The statement is a sign that the Scottish Government has seen sense, according to a property firm. Lettings and estate agency DJ Alexander Ltd believes that to allow increases in the social housing sector whilst denying rises in the private rented sector would have been both wrong and illogical.
David Alexander, the chief executive officer of DJ Alexander Scotland Ltd, explained: “This shift in policy to allow rent increases in the private rented sector from 1ST April onwards is a sensible approach following serious concerns from all parties. This will hopefully provide some breathing space for the private rented sector which has seen investment slow or stop, a reduction in the number of homes available, and increased pressure on tenants who have been unable to find appropriate homes.
“Given the level of feeling from landlords, property investors, the build to rent sector, universities, the farming community, and others that the rent freeze was damaging the sector and reducing the availability of homes for tenants it is appropriate that the Scottish Government has seen sense and adopted a more conciliatory approach. To do anything else would have simply exacerbated the current housing shortages.”
David added: “I hope that the six months from April will allow greater dialogue with all parts of the housing sector including homebuilders, property investors, and social housing landlords to ensure that we can develop a coherent and workable plan to provide homes for more people in the coming years.”
The Scottish Property Federation cautiously welcomed the announcement.
Director David Melhuish said: “We welcome the Scottish Government’s written statement today announcing that residential rents will be allowed to increase by 3% in April 2023.
“This will give some confidence to key investors looking to build new homes for rent in Scotland, but it will not wholly undo the negative impacts of the emergency legislation implemented in October 2022. In some cases, capital that was earmarked for building new rental homes in Scotland has already been diverted to projects in other parts of the UK.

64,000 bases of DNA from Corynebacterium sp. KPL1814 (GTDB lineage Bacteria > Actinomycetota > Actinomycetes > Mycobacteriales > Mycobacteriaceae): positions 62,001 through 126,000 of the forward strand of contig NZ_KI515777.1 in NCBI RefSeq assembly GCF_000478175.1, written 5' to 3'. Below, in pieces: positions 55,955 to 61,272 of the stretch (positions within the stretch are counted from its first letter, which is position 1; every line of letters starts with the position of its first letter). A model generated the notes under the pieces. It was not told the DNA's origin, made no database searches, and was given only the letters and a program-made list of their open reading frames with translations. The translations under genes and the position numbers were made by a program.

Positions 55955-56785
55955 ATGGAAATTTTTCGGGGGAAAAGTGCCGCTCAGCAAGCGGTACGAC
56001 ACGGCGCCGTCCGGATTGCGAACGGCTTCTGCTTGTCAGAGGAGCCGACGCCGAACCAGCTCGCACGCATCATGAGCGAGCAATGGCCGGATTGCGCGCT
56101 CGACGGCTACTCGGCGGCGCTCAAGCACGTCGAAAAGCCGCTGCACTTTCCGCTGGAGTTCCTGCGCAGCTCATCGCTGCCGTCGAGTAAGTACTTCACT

“We must address the crisis of availability for those seeking to rent homes in Scotland, and this will require significant investment from the private sector. We encourage the Scottish Government to work with the investment community when developing future legislation, so that we can avoid uncertainty and the unintended consequences that have occurred with the Cost of Living legislation.”
The news comes as a coalition of landlords and letting bodies submit a Petition to the Court of Session in Edinburgh seeking a Judicial Review of the Scottish Government’s rent control and eviction ban legislation.
The Scottish Association of Landlords (SAL), Scottish Land and Estates (SLE) and Propertymark believe the law is disproportionate and unfair.
Speaking about the rent cap, Timothy Douglas, head of policy and campaigns for Propertymark, added: “Propertymark has been engaged fully in the development and implementation of the Cost of Living Act, representing our members’ views every step of the way. Whilst rent cap legislation continues to create uncertainty, agents and landlords will welcome a rise to three per cent, but this is clearly not enough.
“The bigger concern is also the SNP and Scottish Green’s desire to push on with permanent rent controls with a new Housing Bill to be produced this year. It is vital that we ensure that the residential property sector in Scotland is investible and that is what Propertymark will continue to campaign for.”
Under the agreement on social rents for 2023-24, COSLA has committed to keeping local authority rent increases to an average of no more than £5 a week. Members of the Scottish Federation of Housing Associations and Glasgow West of Scotland Forum of Housing Associations have reported planned increases averaging 6.1%.